Benefits From the Rain Forest
With such diverse ecosystems and rich life below the canopy, it is not difficult to imagine that rainforests can benefit the world, yet many people do not even realise the scope of their benefits. Rainforests enrich the Earth in several different ways, including Ecologically, Commercially, and Medically.
Many people think that people chanting “save the world by saving our rainforests” is overly dramatic, but in fact, it is true. There are so many ecological benefits to rainforests that make an impact on the entire globe. Some of these include:
Rainforests produce 20% of the world’s oxygen, which is what we all need to breathe and stay alive. Ridding the world of rainforests would impact the world’s ability to sustain life.
The rainforests store a massive amount of carbon dioxide, which reduces greenhouse gas emissions. The forests absorb a lot of harmful solar radiation from the sun.
In many circles the rainforests are referred to as the Earth’s thermostat, as they help regulate temperatures around the globe.
They help regulate rainfall around the world. Over half of the precipitation that reaches a rainforest will be returned into the atmosphere. They also store massive amounts of fresh water. The Amazon basin contains about 20% of the world’s entire reserve of fresh water.
While over cultivating of the land has been a problem to this point, the fact remains that rainforests have rich resources
for the commercial market, especially when it comes to wood and other like resources. Mahogany, yellowwood, redwood, teak, rosewood, balsawood, and others are used daily in carpentry and joinery across the planet.
Naturally, everything we need for health and healing is found in nature. Only 1% of all plants in the rainforests of the world have been tried and tested to cure and treat various diseases. It makes one wonder what medicines may be
uncovered in the next few decades as science and research into medicine develop to cover more plant species.
Presently, medicines for many diseases are treated with the help of these naturally gleaned ingredients, including diseases like Arthritis, Asthma, Malaria, Heart Disease, and Pneumonia. Certain muscle relaxants, steroids, and insecticides are all formulated thanks to vegetation found in rainforests.
Cancer is one of the biggest plagues of the 20th and 21st century, yet 70% of medicines needed to treat this disease are found in these areas.
Over 14% of the Earth’s land surface was covered in rainforests only a few decades ago, at present only 6% of all landmass on the planet is covered by rainforests thanks to farming, mining, pollution, and other intrusive and destructive human.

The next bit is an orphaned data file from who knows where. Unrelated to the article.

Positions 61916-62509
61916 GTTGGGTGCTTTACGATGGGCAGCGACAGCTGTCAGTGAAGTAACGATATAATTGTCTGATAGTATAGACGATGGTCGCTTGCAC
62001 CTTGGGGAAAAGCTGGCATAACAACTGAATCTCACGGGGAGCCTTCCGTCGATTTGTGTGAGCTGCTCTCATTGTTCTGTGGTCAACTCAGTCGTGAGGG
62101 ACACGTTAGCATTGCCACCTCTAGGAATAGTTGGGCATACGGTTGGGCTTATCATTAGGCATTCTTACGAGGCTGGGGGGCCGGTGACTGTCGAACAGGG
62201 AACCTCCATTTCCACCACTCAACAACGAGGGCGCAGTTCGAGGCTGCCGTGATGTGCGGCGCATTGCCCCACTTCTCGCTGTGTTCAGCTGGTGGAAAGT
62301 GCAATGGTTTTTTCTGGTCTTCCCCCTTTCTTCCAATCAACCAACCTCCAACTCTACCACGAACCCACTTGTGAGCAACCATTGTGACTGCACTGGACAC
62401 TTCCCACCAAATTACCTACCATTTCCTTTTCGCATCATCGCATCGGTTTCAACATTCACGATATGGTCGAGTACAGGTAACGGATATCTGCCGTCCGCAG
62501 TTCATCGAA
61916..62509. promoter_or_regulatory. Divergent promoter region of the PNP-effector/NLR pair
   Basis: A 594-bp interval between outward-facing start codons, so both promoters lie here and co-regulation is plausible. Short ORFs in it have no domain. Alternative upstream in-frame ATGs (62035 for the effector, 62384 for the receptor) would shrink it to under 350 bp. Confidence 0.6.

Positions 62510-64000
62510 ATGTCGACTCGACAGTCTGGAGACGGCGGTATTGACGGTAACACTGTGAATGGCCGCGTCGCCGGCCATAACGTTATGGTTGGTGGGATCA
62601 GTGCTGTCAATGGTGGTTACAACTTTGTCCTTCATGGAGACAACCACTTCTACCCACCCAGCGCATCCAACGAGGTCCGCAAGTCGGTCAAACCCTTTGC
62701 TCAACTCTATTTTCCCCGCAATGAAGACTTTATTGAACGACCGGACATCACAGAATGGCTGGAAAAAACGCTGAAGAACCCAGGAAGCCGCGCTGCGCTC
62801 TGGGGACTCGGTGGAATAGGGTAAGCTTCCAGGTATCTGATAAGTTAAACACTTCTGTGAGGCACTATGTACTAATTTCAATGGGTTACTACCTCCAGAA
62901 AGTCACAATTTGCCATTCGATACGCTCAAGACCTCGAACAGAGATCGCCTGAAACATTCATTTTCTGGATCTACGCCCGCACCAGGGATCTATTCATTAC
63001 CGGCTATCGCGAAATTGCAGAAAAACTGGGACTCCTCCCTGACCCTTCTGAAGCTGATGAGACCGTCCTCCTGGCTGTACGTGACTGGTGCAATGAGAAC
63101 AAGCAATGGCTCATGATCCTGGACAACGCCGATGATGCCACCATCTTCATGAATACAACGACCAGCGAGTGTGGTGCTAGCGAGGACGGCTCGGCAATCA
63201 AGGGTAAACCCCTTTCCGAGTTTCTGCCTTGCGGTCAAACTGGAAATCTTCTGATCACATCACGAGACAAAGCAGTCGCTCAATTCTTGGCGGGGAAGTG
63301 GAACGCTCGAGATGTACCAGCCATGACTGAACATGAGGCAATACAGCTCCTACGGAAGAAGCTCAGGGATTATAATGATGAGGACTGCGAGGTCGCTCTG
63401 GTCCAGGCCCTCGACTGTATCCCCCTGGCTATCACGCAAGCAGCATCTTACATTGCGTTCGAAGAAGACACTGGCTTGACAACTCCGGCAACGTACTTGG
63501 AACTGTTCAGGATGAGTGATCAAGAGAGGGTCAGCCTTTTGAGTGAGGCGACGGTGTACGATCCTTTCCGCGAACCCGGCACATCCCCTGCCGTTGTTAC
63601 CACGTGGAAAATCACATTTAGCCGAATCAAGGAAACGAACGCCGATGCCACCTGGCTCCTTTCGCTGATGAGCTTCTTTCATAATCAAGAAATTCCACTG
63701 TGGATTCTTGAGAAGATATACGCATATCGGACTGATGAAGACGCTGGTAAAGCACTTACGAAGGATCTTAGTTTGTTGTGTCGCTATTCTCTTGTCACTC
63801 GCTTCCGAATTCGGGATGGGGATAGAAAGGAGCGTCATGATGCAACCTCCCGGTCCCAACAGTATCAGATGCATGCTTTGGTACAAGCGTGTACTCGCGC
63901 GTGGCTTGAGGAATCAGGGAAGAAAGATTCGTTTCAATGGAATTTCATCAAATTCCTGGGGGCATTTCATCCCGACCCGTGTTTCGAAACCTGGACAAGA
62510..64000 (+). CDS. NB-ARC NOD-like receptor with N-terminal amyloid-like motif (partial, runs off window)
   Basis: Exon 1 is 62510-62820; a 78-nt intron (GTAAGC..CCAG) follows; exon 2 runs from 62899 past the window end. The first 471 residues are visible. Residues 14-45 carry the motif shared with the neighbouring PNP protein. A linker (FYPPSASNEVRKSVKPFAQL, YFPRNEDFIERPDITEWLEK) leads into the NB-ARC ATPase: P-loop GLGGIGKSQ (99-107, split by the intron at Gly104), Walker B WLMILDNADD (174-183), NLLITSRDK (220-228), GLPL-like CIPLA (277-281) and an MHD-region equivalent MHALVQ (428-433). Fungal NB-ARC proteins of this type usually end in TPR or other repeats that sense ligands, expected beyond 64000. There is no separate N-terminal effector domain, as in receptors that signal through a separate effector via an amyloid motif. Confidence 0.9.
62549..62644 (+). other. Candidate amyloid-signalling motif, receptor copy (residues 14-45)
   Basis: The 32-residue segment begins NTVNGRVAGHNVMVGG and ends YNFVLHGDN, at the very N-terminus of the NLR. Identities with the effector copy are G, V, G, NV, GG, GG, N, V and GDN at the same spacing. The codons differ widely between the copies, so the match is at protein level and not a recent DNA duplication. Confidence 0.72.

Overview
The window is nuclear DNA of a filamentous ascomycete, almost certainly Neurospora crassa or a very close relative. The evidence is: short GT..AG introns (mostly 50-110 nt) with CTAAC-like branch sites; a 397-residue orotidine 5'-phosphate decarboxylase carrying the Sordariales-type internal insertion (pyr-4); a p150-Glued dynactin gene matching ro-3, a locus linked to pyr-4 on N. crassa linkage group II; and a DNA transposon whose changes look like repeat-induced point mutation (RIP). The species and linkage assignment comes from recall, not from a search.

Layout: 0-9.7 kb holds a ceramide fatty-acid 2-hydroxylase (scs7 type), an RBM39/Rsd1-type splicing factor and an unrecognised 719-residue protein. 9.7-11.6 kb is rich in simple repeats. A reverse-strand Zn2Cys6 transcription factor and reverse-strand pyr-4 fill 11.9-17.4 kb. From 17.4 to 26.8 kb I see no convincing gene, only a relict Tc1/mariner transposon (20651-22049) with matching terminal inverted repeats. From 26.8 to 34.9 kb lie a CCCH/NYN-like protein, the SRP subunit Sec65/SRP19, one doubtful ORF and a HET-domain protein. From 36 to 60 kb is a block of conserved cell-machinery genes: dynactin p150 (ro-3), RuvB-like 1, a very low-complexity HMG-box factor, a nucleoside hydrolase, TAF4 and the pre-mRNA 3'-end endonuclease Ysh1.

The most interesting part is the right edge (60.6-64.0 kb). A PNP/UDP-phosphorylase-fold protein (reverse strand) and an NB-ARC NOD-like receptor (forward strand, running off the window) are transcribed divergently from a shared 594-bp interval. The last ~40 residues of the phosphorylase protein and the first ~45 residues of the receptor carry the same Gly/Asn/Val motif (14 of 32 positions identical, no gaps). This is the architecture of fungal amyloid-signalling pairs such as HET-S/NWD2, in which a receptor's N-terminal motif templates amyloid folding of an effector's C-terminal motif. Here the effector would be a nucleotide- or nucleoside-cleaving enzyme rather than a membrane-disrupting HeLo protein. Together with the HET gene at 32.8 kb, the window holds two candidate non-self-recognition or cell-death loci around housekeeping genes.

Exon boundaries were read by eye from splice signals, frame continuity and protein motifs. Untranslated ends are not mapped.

Below are some of the effects of deforestation:
- Soil Erosion: All the nutrients in the soil are exposed to the sun’s heat, drying them out. Eventually, when the rainfalls it washes down the soil and results in massive erosion.
- The Water Cycle: Trees absorb and retain water in their roots, keeping the forest area nutritious and healthy. As stated before, a health rainforest ecosystem will release 50% of its precipitation back into the atmosphere to help regulate good rainfall. Removing forests means that much of this goodness is lost to the rivers and seas and the rainfall patterns are changed.
- Loss of Biodiversity: Deforestation results in the loss of many plant and animal species. Daily, over 100 entire forms of life are being wiped into extinction because of human greed and deforestation. In the animal kingdom alone, some species are under huge threat from extinction. These include Proboscis Monkeys, Golden Lion Tamarins, Sun Bears, Gorillas, Poison Dart Frogs, Manatees, Chimpanzees, Harpy Eagles, Jaguars, Three-Toed Sloths, Hyacinth Macaws, Sumatran Tigers, and Pygmy Elephants.
- Climate Change: Plants absorb carbon dioxide greenhouse gases from the atmosphere and turn it into useful carbohydrates, fats, and proteins. In return they produce oxygen. Removing masses of plants and trees increases the carbon dioxide in the air, which means that climates in specific regions may change.
Human development and industry have been a massive threat to the safety of our world by this massive deforestation, affecting the planet in several ways. The main reason attributed to this deforestation surge has been Economic Inequality.
Rainforests are mostly in poorer countries, who are seemingly ‘prayed on’ by richer nations who push the demand for commercial resources up. To increase the economic standing of the forested country they are forced to increase their yield in woods and paper amongst others.
Conservation to the Rescue